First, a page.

US Trade Deficit Narrows

The United States trade deficit was 14% lower in July than it was in June thanks to a $2.8 billion increase in exports (lead by a $2.3 billion increase in capital goods, largely civilian aircraft) and $4.9 billion less in imports (lead by a $1.9 billion decrease in consumer spending on imported goods). Disappointingly weak growth in Europe (especially in the Mediterranean region) did, however, lead to a growth in the American trade deficit with the European Union. GDP for the second quarter grew much more slowly than had been expected (estimates were revised downward from 2.4% annualized growth to 1.6% growth) largely because the trade deficit took 3.4% out of potential GDP growth. The improved trade numbers suggest that American economic growth in the third quarter could be better than expected.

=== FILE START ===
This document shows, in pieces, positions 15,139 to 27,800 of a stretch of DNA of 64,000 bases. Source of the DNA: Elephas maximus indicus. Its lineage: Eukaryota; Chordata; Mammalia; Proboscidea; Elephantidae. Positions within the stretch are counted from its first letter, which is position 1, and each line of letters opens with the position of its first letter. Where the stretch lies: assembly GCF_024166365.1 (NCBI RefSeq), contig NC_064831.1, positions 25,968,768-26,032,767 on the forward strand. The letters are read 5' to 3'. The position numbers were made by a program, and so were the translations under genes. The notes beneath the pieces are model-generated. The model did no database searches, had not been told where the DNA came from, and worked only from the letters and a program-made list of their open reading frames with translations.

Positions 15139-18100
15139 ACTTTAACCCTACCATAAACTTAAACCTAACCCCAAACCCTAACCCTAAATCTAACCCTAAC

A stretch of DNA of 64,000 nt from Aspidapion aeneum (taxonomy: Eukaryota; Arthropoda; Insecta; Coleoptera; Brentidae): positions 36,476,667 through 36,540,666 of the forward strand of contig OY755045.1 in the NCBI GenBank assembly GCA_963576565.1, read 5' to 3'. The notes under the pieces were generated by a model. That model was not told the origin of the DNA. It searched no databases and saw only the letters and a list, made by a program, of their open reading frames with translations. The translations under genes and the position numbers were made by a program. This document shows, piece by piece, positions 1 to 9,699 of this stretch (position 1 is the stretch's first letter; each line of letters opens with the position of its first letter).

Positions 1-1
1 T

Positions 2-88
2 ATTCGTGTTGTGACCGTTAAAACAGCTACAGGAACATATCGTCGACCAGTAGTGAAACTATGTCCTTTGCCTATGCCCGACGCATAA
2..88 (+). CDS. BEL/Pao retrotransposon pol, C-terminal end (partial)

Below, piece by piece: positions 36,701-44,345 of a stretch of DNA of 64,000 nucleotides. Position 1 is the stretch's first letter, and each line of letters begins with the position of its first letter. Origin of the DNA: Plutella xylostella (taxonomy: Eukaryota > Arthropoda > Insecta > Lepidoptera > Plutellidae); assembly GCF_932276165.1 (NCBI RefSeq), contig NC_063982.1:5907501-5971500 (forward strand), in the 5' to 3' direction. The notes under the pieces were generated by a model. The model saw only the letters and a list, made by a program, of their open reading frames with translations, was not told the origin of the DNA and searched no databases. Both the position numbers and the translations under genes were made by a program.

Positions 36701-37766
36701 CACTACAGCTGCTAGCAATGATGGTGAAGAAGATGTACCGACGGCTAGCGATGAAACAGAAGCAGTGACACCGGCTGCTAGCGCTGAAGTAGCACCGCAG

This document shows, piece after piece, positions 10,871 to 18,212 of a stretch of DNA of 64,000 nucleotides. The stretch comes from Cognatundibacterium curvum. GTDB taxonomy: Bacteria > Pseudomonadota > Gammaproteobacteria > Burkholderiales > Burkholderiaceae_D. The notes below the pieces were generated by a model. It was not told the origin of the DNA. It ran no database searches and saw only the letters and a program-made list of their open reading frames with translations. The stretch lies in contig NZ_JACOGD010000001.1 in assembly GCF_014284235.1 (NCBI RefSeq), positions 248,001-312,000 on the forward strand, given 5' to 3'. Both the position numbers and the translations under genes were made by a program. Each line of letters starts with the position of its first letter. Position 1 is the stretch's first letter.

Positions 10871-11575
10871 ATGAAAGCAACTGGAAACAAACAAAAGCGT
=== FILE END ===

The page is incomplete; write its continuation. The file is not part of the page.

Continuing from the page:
Meanwhile at the Washington Post Bruce Katz and Jonathan Rothwell of the Brookings Institution use a great deal of data to argue that the story about American trade and exports is far more encouraging that it has traditionally been seen.
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